So maybe in this case we have user interaction maybe they click on something, maybe they navigate to another page. And then it requests a very important resource maybe it's that in this case a picture of a dog that will get displayed instantly. So with prefetch we can already say, hey, I know that I will need this resource pretty soon or like probably.

So if it's possible, if you're idle and if you have an bandwidth and if the browser thinks, all right, I can just prefetch this resource, it's fine. It won't negatively affect the performance, it can already prefetch it and then store it in browser cache. So whenever we actually need the resource, it can just quickly get it from cache.

Again, important to remember that prefetch can be skipped by browsers if they feel they just don't have enough bandwidth or if the user has data saving mode on, all that stuff. So, yeah, then we have a more aggressive one which is preload. So normally whenever we have the HTML there is something called like a preload scanner or prescanner that browsers implement, which runs at the same time as your HTML parser.

So if your HTML parser is blocked, that prescanner can still continue looking through all the resources. And seeing, okay, I'm requesting images here, and links, whatever, it can already fetch all of those things. But that's only for your markup, and not for CSS, or maybe scripts that import other scripts, all that stuff, the preload scanner cannot see that.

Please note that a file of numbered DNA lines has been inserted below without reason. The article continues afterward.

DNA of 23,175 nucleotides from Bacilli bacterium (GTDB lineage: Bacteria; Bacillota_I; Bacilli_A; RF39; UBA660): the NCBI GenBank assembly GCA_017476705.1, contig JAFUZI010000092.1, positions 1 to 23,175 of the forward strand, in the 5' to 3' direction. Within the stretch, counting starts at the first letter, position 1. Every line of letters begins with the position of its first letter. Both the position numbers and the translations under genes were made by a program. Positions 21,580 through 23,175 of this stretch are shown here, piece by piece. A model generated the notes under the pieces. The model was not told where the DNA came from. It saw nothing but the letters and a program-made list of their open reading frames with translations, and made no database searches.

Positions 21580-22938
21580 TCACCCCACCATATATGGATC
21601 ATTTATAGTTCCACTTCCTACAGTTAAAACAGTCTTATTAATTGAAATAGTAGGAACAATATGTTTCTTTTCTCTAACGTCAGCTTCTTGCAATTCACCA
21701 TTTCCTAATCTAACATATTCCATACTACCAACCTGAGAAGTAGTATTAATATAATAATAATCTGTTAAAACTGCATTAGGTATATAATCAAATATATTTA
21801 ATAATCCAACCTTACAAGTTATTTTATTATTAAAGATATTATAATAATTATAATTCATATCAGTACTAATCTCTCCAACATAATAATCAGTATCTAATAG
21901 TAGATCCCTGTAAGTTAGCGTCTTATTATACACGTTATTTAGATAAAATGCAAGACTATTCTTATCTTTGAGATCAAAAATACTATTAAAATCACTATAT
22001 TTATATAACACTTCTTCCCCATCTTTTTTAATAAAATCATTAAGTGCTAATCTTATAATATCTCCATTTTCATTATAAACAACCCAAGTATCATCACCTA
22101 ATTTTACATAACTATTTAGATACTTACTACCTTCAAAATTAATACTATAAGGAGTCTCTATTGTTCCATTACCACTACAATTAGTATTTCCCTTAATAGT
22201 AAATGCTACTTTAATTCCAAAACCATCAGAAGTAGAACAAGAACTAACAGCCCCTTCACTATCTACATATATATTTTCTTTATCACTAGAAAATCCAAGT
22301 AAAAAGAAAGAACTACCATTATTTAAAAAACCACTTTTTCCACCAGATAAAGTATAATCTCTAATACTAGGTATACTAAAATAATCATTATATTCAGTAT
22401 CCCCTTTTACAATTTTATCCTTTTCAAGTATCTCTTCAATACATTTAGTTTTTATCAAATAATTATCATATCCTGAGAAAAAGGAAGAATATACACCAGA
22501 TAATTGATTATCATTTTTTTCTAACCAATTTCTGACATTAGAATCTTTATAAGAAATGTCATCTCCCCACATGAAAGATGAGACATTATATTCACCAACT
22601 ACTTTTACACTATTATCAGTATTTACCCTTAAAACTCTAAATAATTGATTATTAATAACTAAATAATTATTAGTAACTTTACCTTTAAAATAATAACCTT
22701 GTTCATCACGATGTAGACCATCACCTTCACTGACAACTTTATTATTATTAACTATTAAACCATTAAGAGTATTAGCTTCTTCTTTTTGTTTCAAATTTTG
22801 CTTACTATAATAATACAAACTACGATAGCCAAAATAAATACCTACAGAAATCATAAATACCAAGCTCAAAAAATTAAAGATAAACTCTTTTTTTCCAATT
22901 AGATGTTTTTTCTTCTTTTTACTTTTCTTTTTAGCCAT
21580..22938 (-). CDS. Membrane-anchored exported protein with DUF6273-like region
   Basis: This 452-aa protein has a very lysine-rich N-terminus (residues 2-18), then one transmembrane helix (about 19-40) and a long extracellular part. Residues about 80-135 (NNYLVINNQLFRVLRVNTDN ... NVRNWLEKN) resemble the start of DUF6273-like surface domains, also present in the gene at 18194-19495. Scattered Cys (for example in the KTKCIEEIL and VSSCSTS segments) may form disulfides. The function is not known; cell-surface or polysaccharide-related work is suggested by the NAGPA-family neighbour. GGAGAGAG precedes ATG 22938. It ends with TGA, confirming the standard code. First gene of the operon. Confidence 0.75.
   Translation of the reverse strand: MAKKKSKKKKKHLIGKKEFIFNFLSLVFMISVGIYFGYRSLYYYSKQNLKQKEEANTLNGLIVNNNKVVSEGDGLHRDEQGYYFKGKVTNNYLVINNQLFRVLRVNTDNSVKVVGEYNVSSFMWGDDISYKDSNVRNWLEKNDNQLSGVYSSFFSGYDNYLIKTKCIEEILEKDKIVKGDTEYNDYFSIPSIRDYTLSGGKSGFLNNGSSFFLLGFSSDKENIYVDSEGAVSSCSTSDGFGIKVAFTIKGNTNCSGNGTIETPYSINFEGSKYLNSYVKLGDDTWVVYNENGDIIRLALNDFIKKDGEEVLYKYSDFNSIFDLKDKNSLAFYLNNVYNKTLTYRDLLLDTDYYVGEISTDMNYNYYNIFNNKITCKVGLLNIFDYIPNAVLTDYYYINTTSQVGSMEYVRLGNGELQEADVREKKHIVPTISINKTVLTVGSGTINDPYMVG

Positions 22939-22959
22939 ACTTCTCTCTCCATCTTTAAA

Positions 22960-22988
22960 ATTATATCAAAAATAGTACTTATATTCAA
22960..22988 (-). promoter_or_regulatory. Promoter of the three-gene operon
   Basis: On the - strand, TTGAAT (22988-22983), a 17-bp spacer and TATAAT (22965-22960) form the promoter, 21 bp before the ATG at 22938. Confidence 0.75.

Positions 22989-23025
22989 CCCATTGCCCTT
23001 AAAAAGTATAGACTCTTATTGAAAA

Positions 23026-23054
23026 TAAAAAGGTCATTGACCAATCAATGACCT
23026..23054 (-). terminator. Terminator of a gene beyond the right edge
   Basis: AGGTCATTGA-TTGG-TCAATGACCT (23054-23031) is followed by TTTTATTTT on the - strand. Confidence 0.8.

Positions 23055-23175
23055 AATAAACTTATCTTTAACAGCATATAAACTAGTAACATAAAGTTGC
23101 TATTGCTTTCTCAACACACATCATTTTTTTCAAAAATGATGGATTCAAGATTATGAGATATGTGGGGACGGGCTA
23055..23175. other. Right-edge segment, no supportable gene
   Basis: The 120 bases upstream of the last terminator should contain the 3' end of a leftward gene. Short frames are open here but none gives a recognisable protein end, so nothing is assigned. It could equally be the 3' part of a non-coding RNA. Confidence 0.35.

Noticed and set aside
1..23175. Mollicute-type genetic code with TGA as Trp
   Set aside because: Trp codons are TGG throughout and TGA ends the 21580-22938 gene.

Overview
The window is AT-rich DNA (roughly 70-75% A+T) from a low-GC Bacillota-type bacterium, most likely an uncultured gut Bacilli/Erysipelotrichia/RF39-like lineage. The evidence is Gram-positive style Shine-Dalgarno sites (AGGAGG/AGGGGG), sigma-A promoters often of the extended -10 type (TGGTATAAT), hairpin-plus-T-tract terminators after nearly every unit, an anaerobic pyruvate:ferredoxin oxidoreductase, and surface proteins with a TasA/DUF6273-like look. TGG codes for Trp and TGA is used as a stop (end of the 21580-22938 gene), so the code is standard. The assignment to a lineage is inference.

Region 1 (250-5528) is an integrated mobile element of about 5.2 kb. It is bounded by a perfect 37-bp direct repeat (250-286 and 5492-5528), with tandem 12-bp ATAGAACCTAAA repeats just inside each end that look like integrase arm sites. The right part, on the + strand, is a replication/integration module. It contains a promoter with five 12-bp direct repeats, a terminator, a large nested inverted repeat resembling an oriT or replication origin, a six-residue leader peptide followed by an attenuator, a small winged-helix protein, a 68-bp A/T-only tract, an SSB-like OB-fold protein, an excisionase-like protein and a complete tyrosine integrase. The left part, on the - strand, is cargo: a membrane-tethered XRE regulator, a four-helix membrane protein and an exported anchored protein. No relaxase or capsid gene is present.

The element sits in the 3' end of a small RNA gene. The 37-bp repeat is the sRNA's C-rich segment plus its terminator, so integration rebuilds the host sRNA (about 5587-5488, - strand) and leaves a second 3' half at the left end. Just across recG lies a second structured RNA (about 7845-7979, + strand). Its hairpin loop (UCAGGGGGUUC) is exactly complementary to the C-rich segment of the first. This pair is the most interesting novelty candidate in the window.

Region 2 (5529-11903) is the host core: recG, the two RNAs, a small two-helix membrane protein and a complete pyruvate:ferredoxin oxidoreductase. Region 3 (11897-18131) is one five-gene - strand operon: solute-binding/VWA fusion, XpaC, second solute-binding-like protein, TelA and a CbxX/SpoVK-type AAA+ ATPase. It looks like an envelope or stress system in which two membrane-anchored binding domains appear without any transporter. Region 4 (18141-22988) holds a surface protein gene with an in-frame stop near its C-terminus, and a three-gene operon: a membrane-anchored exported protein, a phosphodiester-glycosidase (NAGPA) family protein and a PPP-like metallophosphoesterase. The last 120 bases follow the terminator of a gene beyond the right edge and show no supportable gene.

But for example, in this case we have a background image like your image in the CSS and let's say that this background image is already displayed on the first page. In that case we can say the browser, hey, preload this asset I know you wouldn't have been able to see that yourself with your preload scanner.

So instead, I will tell you preload this because I will need it very soon after navigation. It's important to remember that this is only for very critical resources because your browser cannot ignore this. So it might easily lead to worse user experience because you're using a network connection for that preload.

And especially, also for mobile users, don't overuse it because it'll cost data, and that's expensive. So, yeah.
>> Can you explain the 'as' parameter (attribute)? Is that something?
>> Yeah, so I see like as image here, so you can have as image, as document I'm-
>> Multiple.
>> Yeah, I'm honestly not sure how this, I mean, I think it just has something to do with how your browser fetches, what kind of request headers to send.

I may be wrong here, I know that it does add some optimization stuff, but I'm not entirely sure how. But, yeah, so in this case we have the 'as="image"' cuz we're fetching an image. Otherwise, if you have HTML, you do it 'as="document"', all that kind of stuff.

But again, just important to remember the browsers are very smart, and they already do so many optimizations under the hood. So using resources like this can help, but don't rely on it as the sole, the only thing.